These stereotypes aren’t just implicit in nature. Dating sites like eHarmony, for example, provides tips for users when creating their dating profile with certain distinctions made between the tips for men and those for women that reinforces traditional gender roles. The eHarmony staff recommend both genders to post multiple photos, however men are told to so others can "get a sense of who [they] are,"(eHarmony Staff, n.d.a) whereas women should post multiple photos because men want to "check [them] out"(eHarmony Staff, n.d.b). Thus, propagation of gender stereotypes also lies in the economic interests of these platform providers.

The gender gap in usage can also be attributed to the above analyses, as women are overwhelmed with matches and harassment leading to discontentment(Monica Anderson and Turner, n.d.). The skewed gender gap makes the situation even worse as the involvement of men remains the same, thus further increasing the amount of messages women get. Hence, I argue that mediation of gender roles in online dating is merely a myth; rather gender roles are getting further polarised due to reduced barriers of accountability and skewed gender participation introduced by these spaces resulting in the permeation and advancements of stereotypes in the form of harassment.

These technologies are "technologies without guarantees", as they introduce new capacities, by leveling the romantic playing field for women(Deng, n.d.a), while aggravating existing tensions in a different space as we have seen. The notion that "The more things change, the more they stay the same" is very appropriate under the lens of gender(Chaudhuri 2020).

Dating Platforms As A Sharing Economy

We have seen that dating platforms provide the service of enabling people connect to people they are interested in and allowing them to develop a romance. A vast majority of these applications are free to use, despite which they are thriving economically and forming a fast growing industry(“Dating Services,” n.d.). Thus, it is important to analyse how the commercial interests of these platforms permeate through the construction of romance.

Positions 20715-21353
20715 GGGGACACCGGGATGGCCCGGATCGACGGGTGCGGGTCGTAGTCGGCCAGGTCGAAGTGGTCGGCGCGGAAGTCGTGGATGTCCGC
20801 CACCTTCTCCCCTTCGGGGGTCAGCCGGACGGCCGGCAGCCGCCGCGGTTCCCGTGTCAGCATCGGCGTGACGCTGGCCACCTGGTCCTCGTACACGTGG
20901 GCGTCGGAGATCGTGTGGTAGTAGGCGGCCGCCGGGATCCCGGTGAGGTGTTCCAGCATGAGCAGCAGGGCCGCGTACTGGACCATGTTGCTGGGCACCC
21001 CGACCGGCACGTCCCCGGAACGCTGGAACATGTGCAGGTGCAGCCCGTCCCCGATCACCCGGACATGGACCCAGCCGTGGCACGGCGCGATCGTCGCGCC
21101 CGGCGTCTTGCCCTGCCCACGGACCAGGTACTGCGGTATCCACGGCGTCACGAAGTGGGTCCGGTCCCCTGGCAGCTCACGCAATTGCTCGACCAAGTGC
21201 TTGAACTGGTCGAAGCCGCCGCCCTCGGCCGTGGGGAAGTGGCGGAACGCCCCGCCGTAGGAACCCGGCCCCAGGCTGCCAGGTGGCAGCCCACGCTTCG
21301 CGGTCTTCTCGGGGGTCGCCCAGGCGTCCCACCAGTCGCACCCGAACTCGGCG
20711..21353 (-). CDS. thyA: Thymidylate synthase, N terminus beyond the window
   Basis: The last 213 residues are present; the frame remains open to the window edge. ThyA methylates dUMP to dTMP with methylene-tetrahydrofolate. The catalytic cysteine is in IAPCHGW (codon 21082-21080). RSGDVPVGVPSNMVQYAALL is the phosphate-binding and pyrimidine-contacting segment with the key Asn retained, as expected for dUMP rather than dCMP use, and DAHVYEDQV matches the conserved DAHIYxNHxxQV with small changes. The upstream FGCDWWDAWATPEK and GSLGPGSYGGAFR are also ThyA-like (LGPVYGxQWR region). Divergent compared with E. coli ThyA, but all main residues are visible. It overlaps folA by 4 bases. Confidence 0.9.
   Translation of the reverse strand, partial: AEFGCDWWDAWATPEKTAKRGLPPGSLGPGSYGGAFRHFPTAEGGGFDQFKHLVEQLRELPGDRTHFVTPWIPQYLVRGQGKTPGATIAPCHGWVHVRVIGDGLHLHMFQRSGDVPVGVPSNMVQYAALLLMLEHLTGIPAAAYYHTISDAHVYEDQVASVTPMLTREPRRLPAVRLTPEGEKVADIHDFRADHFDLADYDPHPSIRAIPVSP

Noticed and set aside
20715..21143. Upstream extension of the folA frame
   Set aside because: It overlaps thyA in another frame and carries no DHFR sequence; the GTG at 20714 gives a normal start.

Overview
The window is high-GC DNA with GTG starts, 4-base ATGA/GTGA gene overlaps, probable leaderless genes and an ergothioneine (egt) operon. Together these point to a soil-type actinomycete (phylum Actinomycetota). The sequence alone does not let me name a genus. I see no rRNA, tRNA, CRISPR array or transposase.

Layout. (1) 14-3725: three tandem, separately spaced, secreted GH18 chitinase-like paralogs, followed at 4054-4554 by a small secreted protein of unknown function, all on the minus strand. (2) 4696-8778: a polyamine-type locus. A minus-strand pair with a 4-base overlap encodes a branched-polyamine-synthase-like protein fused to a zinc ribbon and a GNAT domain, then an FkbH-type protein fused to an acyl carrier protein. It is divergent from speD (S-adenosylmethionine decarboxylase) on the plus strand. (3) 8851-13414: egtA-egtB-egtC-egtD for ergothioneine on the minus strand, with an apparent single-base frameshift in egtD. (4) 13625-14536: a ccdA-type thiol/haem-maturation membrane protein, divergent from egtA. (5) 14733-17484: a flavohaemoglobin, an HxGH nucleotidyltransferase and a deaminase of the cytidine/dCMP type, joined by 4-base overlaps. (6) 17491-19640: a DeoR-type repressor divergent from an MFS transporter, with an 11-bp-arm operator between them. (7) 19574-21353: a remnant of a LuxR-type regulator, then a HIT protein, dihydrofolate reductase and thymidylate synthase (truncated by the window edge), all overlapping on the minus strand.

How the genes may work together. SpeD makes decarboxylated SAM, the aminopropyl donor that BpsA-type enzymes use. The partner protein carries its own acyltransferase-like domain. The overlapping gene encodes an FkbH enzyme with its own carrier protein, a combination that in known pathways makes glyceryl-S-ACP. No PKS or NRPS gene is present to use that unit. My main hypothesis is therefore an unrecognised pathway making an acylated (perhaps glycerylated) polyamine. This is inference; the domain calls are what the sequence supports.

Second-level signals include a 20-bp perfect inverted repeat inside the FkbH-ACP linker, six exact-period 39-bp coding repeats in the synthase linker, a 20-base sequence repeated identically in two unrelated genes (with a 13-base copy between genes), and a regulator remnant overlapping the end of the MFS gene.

Although dating applications are free to use, how do they make money? This can be analysed by viewing these platforms as a sharing economy. So, what is a sharing economy?

Investopedia defines sharing economy as "an economic model defined as a peer-to-peer (P2P) based activity of acquiring, providing, or sharing access to goods and services that is often facilitated by a community-based on-line platform"(Chappelow, n.d.; Irving, n.d.). According to Tom Slee(Slee 2015), there are four aspects to a sharing economy :

  • they are peer-to-peer platforms that provide a service of merely connecting end users

  • they depend heavily on reviews and rating systems in order to regulate the service

  • they turn users into micro-entrepreneurs

  • they take a non-market phenomenon powered by human relationships and turn them into a market exchange

Dating applications indeed enable two users to connect, and offer nothing more than that, making it purely P2P. They don’t curate or manage dates, they only provide the connection. This philosophy employed by online dating platforms has many consequences. As seen in the earlier section, there is a huge amount of sexual harassment on these platforms, particularly against women users. This is because of the laissez-faire approach taken by these profit-seeking technologies which results in their denial of any responsibility through the idea that their platform is merely the service, not the end “product” people seek by engaging in it — a date(Irving, n.d.).